Pay equity has put compensation and Human Resources managers in the hot seat for some time. Hopefully, they have gotten comfortable with being the center of attention because the focus on pay equity isn’t going away—at least not anytime soon.
So, what does addressing the pay gap have to do with attorney-client privilege? Everything.
What Is Attorney-Client Privilege and Why Is It Important?
The main tool in any employer’s pay equity toolbox is an annual pay equity analysis that assesses pay across locations and positions. There are various types of pay equity analyses that serve different purposes and vary in terms of scope and depth.
Regardless of the purpose, pay equity analyses will reveal the unexplained pay differences between comparable employees and any deficiencies in the company’s pay practices. As a general matter, most companies prefer not to disclose these results. And those that are interested in making the results public, in some form, generally prefer to control the content and timing of the message. That is where attorney-client privilege comes in.
Attorney-client privilege protects confidential communications between a client and its attorney for the purpose of obtaining or rendering legal advice.
Failure to establish and maintain the privilege exposes communications and attorney work products, such as the results of the analysis, as well as the methodology for assessing pay, to disclosure should the company’s pay practices and decision-making be subject to litigation.
Tips for Establishing and Maintaining Attorney-Client Privilege
Here are some helpful tips to keep in mind when conducting a practice equity analysys:
- In-house counsel is a critical member of the “privileged pay equity team.” However, in order to take full advantage of attorney-client privilege, the company should also hire outside counsel. In-house counsel often wears two hats: a legal hat and a business hat. When rendering advice on a pay equity project, it is often difficult to prove that in-house counsel was acting as an attorney rather than a business partner. There is no such concern with an outside attorney.
- The in-house counsel or other company representative should hire the outside counsel.
- In turn, outside counsel should hire the consulting expert, who will conduct the analysis. The expert’s communications should be to the outside attorney, not the company client. Expert invoices should be reviewed by the outside attorney. Advice ultimately rendered to the company client must be the outside attorney’s and not the expert’s.
- In order to establish and maintain confidentiality over the project, the in-house counsel, in consultation with outside counsel, should establish the “privilege team”—those officials, managers, and employees who will be involved in determining the parameters of the analysis, assessing the results, and implementing changes. We recommend starting with a core group and adding others as the project progresses and the need arises.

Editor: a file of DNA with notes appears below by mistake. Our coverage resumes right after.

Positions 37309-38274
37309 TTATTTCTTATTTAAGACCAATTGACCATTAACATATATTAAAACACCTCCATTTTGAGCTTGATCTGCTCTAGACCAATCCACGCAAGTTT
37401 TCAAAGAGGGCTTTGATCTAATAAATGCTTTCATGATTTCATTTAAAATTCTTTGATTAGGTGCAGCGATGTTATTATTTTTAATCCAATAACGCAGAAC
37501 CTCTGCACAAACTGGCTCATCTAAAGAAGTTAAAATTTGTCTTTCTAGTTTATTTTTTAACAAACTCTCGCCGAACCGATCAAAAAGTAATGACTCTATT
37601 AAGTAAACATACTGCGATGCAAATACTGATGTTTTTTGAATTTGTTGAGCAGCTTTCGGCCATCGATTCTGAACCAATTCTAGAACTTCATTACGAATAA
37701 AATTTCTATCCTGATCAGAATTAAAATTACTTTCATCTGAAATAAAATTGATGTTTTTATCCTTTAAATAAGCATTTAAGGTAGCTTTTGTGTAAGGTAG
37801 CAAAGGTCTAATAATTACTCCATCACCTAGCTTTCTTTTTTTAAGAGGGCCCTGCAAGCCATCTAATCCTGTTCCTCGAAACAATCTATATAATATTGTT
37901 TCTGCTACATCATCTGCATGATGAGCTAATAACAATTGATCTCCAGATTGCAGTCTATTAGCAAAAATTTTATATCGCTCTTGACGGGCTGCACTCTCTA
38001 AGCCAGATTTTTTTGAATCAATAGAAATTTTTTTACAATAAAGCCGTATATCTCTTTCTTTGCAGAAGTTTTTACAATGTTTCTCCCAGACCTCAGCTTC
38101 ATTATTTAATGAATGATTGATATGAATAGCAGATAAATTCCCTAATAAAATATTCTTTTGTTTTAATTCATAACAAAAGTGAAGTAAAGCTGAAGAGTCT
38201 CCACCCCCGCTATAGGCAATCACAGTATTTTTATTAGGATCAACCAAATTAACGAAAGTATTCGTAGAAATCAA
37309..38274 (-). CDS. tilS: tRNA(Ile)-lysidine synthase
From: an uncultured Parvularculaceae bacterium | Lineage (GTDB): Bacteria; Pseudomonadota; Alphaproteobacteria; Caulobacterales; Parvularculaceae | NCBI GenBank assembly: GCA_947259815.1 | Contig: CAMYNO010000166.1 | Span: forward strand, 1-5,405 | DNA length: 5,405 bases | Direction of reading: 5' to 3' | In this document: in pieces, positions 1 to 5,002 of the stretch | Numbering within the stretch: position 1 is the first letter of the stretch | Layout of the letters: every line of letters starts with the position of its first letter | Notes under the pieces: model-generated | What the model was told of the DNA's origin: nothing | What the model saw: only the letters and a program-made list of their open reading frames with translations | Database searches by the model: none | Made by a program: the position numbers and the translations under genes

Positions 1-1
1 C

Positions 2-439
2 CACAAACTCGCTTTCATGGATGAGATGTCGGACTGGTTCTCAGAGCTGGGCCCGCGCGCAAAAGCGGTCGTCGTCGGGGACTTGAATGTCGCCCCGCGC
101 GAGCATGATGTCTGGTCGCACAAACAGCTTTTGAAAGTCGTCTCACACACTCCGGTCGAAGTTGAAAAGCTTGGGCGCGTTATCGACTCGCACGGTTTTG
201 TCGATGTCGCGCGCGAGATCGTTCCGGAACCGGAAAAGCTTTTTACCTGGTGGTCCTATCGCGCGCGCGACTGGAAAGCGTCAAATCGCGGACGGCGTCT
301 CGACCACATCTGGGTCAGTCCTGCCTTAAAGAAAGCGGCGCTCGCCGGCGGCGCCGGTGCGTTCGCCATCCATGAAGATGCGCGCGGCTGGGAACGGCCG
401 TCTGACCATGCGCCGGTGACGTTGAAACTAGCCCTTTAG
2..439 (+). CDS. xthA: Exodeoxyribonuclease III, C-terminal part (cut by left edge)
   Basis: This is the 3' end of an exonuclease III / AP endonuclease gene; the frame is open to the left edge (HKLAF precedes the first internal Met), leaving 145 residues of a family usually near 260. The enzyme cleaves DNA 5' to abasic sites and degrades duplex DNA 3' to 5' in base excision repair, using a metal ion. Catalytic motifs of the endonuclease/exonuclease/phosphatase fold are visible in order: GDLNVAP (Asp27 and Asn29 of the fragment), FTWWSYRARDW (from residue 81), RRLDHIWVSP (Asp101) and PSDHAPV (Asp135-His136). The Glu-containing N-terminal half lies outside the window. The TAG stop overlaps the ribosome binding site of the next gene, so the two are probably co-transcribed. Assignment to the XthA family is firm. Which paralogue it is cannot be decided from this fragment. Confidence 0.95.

- In order to maintain confidentiality, communications should be on a need-to-know basis and only to members of the privilege team.
- All communications among members of the privilege team should be labeled “Privileged & Confidential” and should include outside counsel.
Proactive pay equity analyses are a critical tool for preventing your company from being the next target of a class action pay discrimination claim. They also provide helpful guidance on when and how to publicly disclose information about your company’s pay practices. However, if these analyses are not done under privilege, you lose control over when, how, and what is disclosed.
Learn how to proactively and strategically conduct a pay equity audit and correct discrepancies to minimize legal risks when you join FortneyScott’s Consuela Pinto and H. Juanita Beecher for the live webinar: Pay Equity Audits: What to Do Right Now to Minimize Legal Risks. This webinar will take place Thursday, March 26, 2020, click here to learn more or to register today!
Consuela Pinto is a Shareholder at FortneyScott where she advises clients on the full range of equal employment opportunity laws with a particular focus on compliance with workplace laws and regulations, federal government investigations, pattern and practice systemic claims, and compliance with federal contractors’ affirmative action and non-discrimination obligations. Her extensive experience and expertise in the employment field is the result of practicing in both the private and government sectors for more than twenty years.Most recently, Pinto was a senior attorney at the U.S. Department of Labor in the National Office of the Solicitor where she was the Deputy Associate Solicitor in the Civil Rights and Labor Management Division. In her position at the Labor Department, Pinto advised DOL agencies on a wide range of regulatory, policy, and enforcement issues impacting a cross-section of workers, and Ms. Pinto also had significant managerial responsibilities. One of her key practice areas at DOL was advising the Office of Federal Contract Compliance Programs and the Office of the Solicitor on enforcement matters related to federal contractors’ equal employment opportunity obligations.